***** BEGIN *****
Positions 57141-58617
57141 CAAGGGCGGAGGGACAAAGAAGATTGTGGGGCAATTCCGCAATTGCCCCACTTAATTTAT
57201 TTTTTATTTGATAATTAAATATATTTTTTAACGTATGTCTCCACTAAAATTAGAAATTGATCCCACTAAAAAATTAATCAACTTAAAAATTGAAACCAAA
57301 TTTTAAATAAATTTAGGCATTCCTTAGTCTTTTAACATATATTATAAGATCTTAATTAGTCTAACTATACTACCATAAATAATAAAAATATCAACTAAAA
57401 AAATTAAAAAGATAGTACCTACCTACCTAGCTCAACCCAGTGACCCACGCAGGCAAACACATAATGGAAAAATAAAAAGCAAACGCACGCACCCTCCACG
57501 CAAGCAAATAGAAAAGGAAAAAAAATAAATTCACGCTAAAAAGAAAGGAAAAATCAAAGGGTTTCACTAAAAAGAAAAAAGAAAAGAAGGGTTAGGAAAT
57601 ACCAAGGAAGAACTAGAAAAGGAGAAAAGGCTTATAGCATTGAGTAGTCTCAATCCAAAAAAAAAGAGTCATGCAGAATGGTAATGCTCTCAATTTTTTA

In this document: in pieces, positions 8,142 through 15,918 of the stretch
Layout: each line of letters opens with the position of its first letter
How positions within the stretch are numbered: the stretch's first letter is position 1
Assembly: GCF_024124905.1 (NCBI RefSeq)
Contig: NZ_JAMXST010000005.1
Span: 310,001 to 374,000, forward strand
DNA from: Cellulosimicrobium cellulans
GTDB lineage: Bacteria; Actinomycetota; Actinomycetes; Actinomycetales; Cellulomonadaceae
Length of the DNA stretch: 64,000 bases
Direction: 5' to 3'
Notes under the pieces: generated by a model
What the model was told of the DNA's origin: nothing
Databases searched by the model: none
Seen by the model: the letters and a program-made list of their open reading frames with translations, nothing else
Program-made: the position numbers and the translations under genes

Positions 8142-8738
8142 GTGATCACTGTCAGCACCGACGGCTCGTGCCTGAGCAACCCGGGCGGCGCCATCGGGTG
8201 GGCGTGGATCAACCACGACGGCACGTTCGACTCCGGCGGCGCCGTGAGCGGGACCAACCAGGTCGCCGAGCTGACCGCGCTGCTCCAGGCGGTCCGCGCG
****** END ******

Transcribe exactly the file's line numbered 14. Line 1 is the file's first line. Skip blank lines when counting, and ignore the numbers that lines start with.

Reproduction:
DNA from: Cellulosimicrobium cellulans